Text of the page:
Besides high school, Underkoffler has been active in the EPYSA and ODP programs for 27 years. He was Region One Coach of the Year in 1996.
 
Naturally, there have been many highlights over a long career. Of those, Underkoffler noted in particular: Being able to walk into three different gyms and see championship banners hanging from the walls; returning to coach boys at Souderton and taking them from two winning seasons in 20 years to a title in just three years; re-connecting with his former players.
 
“You may not remember the numbers or the scores,” he said. “But you remember the players. Those relationships are valuable. I’m proud I have so many ex-players coaching.”
 
Taking his first Souderton girls’ team to the district final is another invaluable memory.
 
“I’m going to miss game day,” he said. “I’m going to miss designing game systems and watching them grow over time. I’ll miss those kinds of things, the interaction of the players within a team setting. What I won’t miss are bus rides.”
 
Though Underkoffler will be moving away from the area, he may not be leaving soccer entirely.
 
“I would like a break from being a head coach,” he said. “I was coaching two high school teams and still doing ODP soccer for both the state and the region. It was a really tough schedule. It’s been a long haul. At this point I’d rather step back and maybe do some assistant coaching, kick back a little.”
 
Around the league – The District One quarterfinals went according to Hoyle; all the top-seeded teams advanced to next Tuesday’s semifinals at Central Bucks West.
 
Top-seeded Central Bucks South cruised past William Tennent, 3-0. Scoring for the Titans were Ashley McKenna (Casey Walsh assist), Julia Goldsworthy (McKenna assist) and Lauren Buchanan-Dwyer (Meredith Fox assist).
 
South will take on No. 4 Pennridge, which nicked Central Bucks West 1-0 on Marissa Kunkle’s penalty kick.
 
In the bottom half of the bracket, No. 2 Neshaminy rolled over Council Rock North, 4-1. Brianna Hires pumped in a pair of goals, while Jen Hutchinson and Michelle Batista added single tallies.
 
The Redskins will face No. 6 Souderton, a 2-0 winner over Wissahickon. Lindsey Hollingsworth and Courtney Silbert scored for the Big Red, while Becca Chylack notched her 39th career shutout in goal.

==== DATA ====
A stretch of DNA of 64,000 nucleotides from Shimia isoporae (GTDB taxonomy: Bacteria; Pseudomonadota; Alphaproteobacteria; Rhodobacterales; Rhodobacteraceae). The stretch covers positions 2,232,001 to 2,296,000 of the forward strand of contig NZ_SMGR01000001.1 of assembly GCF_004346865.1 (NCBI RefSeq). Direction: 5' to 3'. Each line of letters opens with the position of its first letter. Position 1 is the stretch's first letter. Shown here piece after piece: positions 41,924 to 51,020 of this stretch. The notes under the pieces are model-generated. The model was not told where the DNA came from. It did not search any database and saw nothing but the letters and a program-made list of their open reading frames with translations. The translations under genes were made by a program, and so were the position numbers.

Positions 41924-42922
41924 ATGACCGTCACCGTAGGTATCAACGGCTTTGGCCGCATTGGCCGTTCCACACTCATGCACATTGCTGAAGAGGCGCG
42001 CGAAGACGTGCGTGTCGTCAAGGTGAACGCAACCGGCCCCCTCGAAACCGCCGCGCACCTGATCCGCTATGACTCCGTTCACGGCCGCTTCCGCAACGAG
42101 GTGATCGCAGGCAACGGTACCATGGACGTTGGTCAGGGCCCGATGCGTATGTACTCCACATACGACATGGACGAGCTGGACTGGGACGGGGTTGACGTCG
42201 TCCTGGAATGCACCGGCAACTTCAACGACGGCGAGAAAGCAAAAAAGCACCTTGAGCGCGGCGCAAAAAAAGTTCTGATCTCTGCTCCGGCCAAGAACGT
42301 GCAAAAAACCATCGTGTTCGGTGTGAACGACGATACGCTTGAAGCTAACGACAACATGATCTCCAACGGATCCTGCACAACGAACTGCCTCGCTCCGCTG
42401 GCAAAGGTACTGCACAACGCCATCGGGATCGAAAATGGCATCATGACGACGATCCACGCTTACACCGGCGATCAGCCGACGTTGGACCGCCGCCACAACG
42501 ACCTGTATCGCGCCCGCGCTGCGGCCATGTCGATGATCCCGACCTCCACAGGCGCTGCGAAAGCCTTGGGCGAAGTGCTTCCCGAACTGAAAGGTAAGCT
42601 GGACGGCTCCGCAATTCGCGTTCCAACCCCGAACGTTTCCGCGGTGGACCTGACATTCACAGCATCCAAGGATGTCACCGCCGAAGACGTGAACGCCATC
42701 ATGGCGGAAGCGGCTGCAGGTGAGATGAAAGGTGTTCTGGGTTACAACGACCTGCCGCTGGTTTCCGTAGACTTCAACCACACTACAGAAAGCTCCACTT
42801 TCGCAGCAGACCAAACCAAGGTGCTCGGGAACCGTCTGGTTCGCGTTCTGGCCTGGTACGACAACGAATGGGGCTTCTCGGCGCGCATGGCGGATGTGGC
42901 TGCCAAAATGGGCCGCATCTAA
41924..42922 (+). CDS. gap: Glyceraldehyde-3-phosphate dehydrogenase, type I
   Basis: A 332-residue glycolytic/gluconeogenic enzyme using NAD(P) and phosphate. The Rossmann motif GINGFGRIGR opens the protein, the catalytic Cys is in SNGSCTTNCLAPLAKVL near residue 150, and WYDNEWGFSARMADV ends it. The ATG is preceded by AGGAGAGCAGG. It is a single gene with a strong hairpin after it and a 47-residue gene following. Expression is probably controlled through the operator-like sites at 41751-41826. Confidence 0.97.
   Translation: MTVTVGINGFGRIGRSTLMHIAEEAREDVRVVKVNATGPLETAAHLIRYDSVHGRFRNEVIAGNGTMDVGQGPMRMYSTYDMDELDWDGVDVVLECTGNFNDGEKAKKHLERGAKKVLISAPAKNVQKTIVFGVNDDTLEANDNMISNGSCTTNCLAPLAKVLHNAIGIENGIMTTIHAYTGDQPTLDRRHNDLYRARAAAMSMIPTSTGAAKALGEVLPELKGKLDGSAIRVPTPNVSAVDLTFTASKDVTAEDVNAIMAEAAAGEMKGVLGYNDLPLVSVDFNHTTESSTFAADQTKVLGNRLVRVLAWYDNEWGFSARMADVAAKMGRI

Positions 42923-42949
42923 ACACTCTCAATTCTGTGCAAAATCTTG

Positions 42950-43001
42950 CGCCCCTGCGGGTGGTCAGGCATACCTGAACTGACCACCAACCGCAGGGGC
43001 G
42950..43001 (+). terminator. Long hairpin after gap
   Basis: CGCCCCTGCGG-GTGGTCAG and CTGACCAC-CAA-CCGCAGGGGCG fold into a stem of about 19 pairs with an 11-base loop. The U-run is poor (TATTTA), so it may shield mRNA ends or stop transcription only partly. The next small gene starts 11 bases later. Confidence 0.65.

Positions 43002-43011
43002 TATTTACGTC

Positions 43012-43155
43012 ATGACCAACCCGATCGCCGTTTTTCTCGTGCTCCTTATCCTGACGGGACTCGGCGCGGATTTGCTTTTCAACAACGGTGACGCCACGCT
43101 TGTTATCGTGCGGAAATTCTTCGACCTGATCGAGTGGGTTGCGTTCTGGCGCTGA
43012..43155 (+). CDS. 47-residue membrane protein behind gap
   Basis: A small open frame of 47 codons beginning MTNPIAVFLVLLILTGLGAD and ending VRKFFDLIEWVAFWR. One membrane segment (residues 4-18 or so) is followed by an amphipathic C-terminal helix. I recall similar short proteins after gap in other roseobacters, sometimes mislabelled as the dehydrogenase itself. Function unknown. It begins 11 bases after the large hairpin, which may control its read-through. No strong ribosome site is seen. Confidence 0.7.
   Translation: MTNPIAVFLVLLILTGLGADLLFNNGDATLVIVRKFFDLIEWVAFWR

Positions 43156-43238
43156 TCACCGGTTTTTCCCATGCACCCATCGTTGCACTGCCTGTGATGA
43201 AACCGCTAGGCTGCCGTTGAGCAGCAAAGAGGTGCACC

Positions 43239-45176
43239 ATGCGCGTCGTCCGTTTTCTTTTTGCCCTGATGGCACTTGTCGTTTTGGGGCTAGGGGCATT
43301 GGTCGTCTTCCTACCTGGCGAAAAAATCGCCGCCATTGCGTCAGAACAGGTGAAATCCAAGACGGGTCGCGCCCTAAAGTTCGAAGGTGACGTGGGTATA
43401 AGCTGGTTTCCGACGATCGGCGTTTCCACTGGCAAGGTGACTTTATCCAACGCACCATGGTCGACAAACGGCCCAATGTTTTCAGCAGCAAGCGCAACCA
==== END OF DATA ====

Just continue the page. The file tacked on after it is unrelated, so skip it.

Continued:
• Round one of the District One playoffs produced one major upset when No. 14 Wissahickon ousted No. 3 Council Rock South, 2-1.
 
“The key to the game was that after they got the first goal, we got it back one minute later on a free kick by Andrea Lewis (30 yards out),” said Wissahickon coach Chris McDaniels. “That
convinced the girls we had a real shot. We worked harder all game to limit their chances and Alyssa King made some incredible stops in net.
 
“Our second goal was a great strike by Alex Schaefer that beat their keeper bottom left. From that point we went into a defensive shell and they got some opportunities, but most from beyond the 18. They may have been the better soccer team, but we won in the work rate department and sometimes that is more important.”
 
Two games went to overtime. William Tennent's Samantha Fox buried the Panthers’ fifth goal in a shootout to advance them to the quarterfinals.
 
Central Bucks West’s Amanda Fleischut scored the game winner in the second overtime period to give the Bucks a 3-2 win over archrival C.B. East.
 
No. 1-seed Central Bucks South won its first playoff game in school history, rolling over Quakertown 4-1.
 
SOL Top Five
1. Central Bucks South
2. Neshaminy
3. Pennridge
4. Souderton
5. Council Rock North
 
FINAL PSCA / ANGELO'S SOCCER CORNER POLL                                                             
Week of May 10
Class AAA
1. Central Bucks South (1) previous rank 1
2. Manheim Township (3) 2
3. Neshaminy (1) 3
4. Emmaus (11) 7
5. Cumberland Valley (3) 9
6. Council Rock South (1) 10
7. Hershey (3) 4
8. Hempfield (3) 5
9. Wilson (3) 6
10. Lower Dauphin (3) NR
Honorable Mention: Central Dauphin (3), Dallastown (3), Nazareth (11), Parkland (11), Penn Manor (3), Pennridge (1), Red Land (3), Warwick (3).
 
NSCAA/adidas® National Rankings
Region I May 12
1. Central Bucks South (Warrington, PA) 17 - 0 - 0  
2. Manheim Township (Lancaster, PA) 16 - 1 - 1  
3. Neshaminy (Langhorne, PA) 15 - 1 - 1  
4. Hershey (Hershey, PA) 17 - 2 - 1  
5. Hempfield (Landisville, PA) 15 - 3 - 0  
6. Emmaus (Emmaus, PA) 16 - 2 - 2  
7. Cumberland Valley (Mechanicsburg, PA) 17 - 3 - 0  
8. Council Rock South (Holland, PA) 14 - 2 - 2  
9. Caesar Rodney (Camden, DE) 13 - 1 - 0  
10. A.I. duPont (Greenville, DE) 11 - 1 - 0